Smoking increases risk of complications after surgery, joint WHO study finds
People who smoke cigarettes are at a significantly higher risk of post-surgical complications including heart and lung injuries, infections and delayed or impaired wound healing, a new study has found.
Led by the University of Newcastle, the World Health Organisation (WHO), and the World Federation of Societies of Anaesthesiologists (WFSA), the findings in the WHO Tobacco Knowledge Summary on Tobacco Postsurgical Outcomes provide good incentive for smokers to quit – quitting approximately four weeks before surgery lowers risk of complication and yields better results six months post-operation.
For each additional week smoking was quit before surgery, a patient showed a 19% improved outcome after surgery.
Director of Health Programs, Global Engagement and Partnerships at the University of Newcastle, Associate Professor Edouard Tursan D'Espaignet, said this is attributed to improved blood flow throughout the body to essential organs.
“The healing process after surgery requires the body to use increased amounts of oxygen and nutrients. Smoking just one cigarette can reduce the body’s blood flow and ability to deliver necessary nutrients for this healing. Second-hand smoke and smokeless tobacco can also cause adverse outcomes after surgery,” Associate Professor Tursan D'Espaignet said.
The Tobacco Knowledge Summary on Tobacco and Postsurgical Outcomes also reports that decreased oxygen levels, caused by chemicals in tobacco, greatly increases the risk of heart related complications after surgery.
Associate Professor Luke Wolfenden of the University of Newcastle’s Priority Research Centre for Health Behaviour, and a member of the Hunter Medical Research Institute’s Public Health Program, said damage to lungs from smoking increased the risk of post-surgical complications in the lungs.
“Smoking also distorts a patient’s immune system and the body’s response to wounds. A smoker’s body may take longer to heal a wound which can increase risk of infection at the wound site.
“Overall, a patient’s heart, lungs, and wound site are all at a greater risk when they smoke cigarettes,” Associate Professor Wolfenden said.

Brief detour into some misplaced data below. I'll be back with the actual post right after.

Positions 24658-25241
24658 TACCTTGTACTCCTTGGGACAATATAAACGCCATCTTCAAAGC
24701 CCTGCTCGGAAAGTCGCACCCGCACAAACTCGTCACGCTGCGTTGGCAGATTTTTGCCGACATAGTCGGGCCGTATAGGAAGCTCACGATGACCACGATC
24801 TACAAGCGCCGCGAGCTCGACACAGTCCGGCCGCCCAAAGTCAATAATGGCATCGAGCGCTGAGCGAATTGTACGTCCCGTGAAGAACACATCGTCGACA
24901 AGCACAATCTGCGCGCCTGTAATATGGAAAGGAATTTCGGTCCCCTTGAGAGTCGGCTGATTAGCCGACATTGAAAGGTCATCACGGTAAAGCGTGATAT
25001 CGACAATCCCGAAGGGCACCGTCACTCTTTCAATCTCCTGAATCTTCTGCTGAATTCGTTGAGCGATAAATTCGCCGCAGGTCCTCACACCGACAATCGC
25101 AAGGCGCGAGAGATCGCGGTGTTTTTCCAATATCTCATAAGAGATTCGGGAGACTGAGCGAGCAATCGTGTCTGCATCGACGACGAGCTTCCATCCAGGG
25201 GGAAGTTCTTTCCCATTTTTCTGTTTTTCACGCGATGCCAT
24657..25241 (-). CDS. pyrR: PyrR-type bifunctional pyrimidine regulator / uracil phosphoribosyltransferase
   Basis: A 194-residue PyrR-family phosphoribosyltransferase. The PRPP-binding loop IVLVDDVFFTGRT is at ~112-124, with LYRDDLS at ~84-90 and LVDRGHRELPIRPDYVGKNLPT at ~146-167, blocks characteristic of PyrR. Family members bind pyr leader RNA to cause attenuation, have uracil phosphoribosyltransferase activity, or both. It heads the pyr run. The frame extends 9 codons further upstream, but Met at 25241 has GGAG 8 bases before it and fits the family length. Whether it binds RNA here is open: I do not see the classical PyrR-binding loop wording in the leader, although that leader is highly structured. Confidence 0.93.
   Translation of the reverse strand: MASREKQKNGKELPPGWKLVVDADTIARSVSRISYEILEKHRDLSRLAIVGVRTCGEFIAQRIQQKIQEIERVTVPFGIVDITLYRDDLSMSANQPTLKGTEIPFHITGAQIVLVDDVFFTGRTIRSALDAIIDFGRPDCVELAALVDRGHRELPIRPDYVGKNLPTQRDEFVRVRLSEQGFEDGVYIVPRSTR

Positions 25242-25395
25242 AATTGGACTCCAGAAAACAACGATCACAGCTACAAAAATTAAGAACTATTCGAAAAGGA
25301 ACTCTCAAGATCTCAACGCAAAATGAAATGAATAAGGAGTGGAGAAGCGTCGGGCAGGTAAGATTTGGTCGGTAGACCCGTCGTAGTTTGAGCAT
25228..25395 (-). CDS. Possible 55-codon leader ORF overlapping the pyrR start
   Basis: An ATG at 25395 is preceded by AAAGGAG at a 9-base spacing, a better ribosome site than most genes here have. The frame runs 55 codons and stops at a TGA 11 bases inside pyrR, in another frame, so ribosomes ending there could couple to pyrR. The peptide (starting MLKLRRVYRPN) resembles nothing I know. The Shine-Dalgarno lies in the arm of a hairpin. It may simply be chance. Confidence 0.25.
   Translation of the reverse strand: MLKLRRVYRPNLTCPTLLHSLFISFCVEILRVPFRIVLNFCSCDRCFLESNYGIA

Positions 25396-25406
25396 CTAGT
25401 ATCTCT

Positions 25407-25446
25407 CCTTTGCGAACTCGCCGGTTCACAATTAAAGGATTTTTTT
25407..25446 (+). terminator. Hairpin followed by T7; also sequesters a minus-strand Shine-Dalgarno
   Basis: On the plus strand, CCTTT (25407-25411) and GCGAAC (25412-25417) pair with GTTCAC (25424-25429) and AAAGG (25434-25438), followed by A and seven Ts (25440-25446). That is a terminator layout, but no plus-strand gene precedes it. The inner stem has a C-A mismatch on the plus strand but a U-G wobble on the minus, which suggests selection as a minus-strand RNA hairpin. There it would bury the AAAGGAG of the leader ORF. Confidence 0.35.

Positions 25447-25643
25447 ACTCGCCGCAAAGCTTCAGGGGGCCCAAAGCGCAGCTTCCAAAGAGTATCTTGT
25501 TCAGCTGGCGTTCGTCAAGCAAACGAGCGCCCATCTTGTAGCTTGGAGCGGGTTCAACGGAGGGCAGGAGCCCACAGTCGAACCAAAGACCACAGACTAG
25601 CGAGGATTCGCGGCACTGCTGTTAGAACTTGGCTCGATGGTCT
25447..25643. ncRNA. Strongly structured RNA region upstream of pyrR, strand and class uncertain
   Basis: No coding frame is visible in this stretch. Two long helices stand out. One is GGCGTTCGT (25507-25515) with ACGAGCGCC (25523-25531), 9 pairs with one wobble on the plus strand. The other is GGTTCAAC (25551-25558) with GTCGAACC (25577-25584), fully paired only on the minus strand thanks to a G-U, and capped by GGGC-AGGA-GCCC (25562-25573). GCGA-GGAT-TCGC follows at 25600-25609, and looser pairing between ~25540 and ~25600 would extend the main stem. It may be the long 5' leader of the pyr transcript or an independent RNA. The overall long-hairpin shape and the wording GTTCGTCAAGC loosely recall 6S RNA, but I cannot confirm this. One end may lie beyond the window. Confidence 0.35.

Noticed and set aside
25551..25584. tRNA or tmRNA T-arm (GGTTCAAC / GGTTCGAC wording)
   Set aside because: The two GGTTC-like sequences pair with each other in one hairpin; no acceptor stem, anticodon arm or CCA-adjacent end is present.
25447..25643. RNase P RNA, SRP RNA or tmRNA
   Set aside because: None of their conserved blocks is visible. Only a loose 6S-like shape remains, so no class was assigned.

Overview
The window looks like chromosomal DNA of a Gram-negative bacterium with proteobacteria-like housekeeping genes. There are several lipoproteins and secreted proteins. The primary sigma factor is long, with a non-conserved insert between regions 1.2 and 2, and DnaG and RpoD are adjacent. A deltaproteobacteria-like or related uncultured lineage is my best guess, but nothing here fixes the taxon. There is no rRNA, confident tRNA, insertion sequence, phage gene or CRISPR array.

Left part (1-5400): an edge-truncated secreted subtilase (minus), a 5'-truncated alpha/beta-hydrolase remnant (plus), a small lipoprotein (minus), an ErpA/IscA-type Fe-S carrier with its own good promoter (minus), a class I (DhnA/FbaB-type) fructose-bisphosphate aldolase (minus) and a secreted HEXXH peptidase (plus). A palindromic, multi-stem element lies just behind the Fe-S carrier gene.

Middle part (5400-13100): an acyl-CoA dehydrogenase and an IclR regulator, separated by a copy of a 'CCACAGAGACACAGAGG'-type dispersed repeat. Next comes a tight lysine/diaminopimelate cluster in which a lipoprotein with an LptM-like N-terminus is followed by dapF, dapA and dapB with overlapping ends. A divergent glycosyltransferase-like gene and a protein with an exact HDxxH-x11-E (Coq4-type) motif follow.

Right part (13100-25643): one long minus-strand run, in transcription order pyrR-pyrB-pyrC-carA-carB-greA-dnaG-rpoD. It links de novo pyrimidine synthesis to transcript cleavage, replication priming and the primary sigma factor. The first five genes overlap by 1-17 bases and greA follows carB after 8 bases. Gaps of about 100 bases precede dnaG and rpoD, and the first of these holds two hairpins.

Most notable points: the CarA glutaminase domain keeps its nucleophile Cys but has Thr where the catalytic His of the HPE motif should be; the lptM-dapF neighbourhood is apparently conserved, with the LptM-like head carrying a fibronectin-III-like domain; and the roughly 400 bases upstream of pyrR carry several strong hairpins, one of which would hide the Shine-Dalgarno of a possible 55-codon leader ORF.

Associate Professor Tursan D'Espaignet said complications after surgery present a large burden for both the health care provider and the patient.
“Some of these complications are preventable, or the risk can be minimised, if patients are effectively supported to quit smoking prior to surgery.
“Surgeons, anaesthesiologists, nurses, and health practitioners involved in non-emergency surgery should be working together to encourage the patient to try and give up tobacco use before any surgery. This would help reduce hospital readmission rates by minimising the risk of complications and infections in patients with a history of smoking.”
“Smoking cessation programs need to be fully supported by national health policies and programmes, health insurance companies, hospitals, doctors and nurses,” Associate Professor Tursan D'Espaignet said.
The University of Newcastle’s Priority Research Centre for Health Behaviour, which is a designated WHO Collaborating Centre, demonstrated a leading research effort in the project.
The University’s Senior Deputy Vice-Chancellor and Vice-President, Global Engagement and Partnerships, Professor Kevin Hall, said it was an honour to partner with WHO to help drive their global efforts fighting non-communicable diseases.
“We are proud that our researchers are contributing to this global reaching work and helping to bring about improved health outcomes across the world.
“We greatly value our partnerships with organisations such as WHO and CIFAL Global Network as they help us to share local research of global importance,” Professor Hall said.
* HMRI is a partnership between the University of Newcastle, Hunter New England Health and the community.
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